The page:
Federal Judge Approves Settlement Agreements Arising out of Marc Dreier’s Criminal Fraud; Hedge Fund Victims “Squabble” Over Proposed Recovery

On February 5, 2010, the United States District Court for the Southern District of New York approved proposed settlement agreements and reconfirmed a restitution order for the distribution of assets from the estates of convicted swindler Marc Dreier and his law firm, Dreier LLP.  The court order responded to objections by certain hedge fund victims to those agreements, which had been reached between the United States Attorney’s Office for the Southern District of New York, the Securities and Exchange Commission, the Trustees in Bankruptcy overseeing the estates of Dreier and his firm, and two entities that had obtained proceeds and suffered losses from investing in Dreier’s fictitious notes: hedge funds GSO Capital Partners and its affiliates, and Fortress Investment Group LLC and its affiliates.  See “Affiliates of Hedge Fund Manager Fortress Investment Group Sue Dechert Over Opinion Letter Endorsing Marc Dreier,” Hedge Fund Law Report, Vol. 2, No. 52 (Dec. 30, 2009).  We discuss the background of the various related actions – including the dispute over the disposition of Dreier’s art collection – and the court’s legal analysis.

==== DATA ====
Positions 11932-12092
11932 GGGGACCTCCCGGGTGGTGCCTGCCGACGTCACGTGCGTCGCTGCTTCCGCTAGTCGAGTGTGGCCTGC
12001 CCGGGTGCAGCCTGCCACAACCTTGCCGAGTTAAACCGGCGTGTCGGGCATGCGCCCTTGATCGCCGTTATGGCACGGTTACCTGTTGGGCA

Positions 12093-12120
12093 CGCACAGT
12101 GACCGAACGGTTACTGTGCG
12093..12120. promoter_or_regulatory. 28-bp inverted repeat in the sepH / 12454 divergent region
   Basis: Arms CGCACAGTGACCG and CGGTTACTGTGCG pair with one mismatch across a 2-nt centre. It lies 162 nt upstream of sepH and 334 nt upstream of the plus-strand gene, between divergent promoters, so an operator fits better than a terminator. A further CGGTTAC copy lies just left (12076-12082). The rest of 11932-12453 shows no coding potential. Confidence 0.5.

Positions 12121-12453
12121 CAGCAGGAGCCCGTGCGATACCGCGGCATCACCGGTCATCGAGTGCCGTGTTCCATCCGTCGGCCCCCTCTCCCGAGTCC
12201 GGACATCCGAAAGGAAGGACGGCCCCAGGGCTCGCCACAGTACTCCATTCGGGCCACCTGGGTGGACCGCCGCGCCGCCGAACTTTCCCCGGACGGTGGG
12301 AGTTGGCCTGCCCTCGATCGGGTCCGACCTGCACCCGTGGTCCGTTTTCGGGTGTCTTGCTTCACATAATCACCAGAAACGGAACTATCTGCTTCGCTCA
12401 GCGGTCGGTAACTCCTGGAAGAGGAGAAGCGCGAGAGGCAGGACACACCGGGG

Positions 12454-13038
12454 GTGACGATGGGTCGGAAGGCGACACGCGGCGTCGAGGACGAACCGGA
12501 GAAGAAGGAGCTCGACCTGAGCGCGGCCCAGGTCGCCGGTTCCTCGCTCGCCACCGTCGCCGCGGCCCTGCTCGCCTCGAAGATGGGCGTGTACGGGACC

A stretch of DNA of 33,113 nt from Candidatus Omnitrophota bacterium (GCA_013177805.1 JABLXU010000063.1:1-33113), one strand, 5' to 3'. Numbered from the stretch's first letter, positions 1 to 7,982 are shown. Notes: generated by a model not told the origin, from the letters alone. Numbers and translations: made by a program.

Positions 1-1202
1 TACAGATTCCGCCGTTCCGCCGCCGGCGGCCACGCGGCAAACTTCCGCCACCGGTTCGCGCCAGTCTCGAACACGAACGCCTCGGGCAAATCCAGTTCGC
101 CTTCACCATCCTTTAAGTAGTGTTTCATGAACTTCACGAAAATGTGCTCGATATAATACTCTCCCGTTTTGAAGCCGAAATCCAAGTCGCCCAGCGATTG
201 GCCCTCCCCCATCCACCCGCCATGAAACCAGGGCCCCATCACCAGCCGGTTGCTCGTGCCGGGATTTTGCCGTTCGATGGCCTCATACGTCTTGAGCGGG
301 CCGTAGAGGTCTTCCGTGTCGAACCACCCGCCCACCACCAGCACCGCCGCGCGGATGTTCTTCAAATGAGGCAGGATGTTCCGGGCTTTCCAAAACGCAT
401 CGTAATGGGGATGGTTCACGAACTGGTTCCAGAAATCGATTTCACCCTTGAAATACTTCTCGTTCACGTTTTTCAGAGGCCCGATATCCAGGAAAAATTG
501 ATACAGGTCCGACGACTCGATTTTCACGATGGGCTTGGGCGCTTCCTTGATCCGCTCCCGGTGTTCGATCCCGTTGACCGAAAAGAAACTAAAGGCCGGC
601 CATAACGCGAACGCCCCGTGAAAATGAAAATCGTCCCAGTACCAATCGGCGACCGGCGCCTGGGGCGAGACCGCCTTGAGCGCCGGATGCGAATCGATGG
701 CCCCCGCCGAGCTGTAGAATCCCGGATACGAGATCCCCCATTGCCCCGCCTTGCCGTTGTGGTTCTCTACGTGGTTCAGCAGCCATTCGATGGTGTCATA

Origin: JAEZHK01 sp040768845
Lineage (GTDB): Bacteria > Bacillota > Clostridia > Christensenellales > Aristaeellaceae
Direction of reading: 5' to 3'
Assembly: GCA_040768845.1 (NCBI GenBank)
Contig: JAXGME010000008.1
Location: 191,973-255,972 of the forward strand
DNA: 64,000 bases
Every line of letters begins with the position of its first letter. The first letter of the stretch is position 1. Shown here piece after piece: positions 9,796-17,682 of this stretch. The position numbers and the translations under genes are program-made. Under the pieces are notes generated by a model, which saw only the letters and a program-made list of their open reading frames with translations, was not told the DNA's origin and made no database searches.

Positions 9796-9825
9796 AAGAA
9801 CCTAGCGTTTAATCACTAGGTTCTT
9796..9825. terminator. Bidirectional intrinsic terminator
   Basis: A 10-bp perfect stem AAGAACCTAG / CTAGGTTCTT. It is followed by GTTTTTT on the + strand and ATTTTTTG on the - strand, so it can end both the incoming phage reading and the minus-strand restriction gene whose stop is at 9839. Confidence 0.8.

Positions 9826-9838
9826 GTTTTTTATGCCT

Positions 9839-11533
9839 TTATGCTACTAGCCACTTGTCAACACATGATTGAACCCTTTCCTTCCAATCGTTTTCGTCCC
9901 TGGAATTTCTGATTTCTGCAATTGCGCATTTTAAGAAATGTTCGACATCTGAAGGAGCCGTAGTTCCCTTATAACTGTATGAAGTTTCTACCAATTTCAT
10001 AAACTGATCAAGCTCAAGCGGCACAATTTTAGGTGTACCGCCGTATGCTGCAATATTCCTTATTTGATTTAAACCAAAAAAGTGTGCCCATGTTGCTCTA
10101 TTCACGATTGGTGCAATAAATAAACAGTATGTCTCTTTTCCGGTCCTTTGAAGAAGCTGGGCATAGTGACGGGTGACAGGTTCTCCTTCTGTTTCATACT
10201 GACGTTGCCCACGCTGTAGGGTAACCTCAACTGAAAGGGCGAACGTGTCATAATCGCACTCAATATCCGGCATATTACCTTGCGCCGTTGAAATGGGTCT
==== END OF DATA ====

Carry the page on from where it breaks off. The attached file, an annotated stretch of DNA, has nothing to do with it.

Barclays Capital Report Says Mid-Sized Hedge Funds Attract the Most Money from Investors and Hedge Funds Saw $150 Billion Inflows in First Nine Months of 2009

A December 2009, Barclays Capital’s Prime Services Division report on the hedge fund industry, entitled “Raising the Game,” found that hedge funds attracted $150 billion in new assets in the first nine months of this year.  Despite that inflow, the report stated that assets under management (AUM) remain an average of 32 percent below peak levels two years ago.  Even so, hedge fund managers surveyed for the report representing a combined total of $387 billion of AUM, or approximately one third of the industry, expressed optimism regarding future inflows.  Notably, the survey also found that hedge funds are devoting more resources to differentiate themselves as a result of the financial crisis.  See also “The Four P’s of Marketing by Hedge Fund Managers to Pension Fund Managers in the Post-Placement Agent Era: Philosophy, Process, People and Performance,” Hedge Fund Law Report, Vol. 2, No. 45 (Nov. 11, 2009).  This article details the most salient findings of the report and their implications.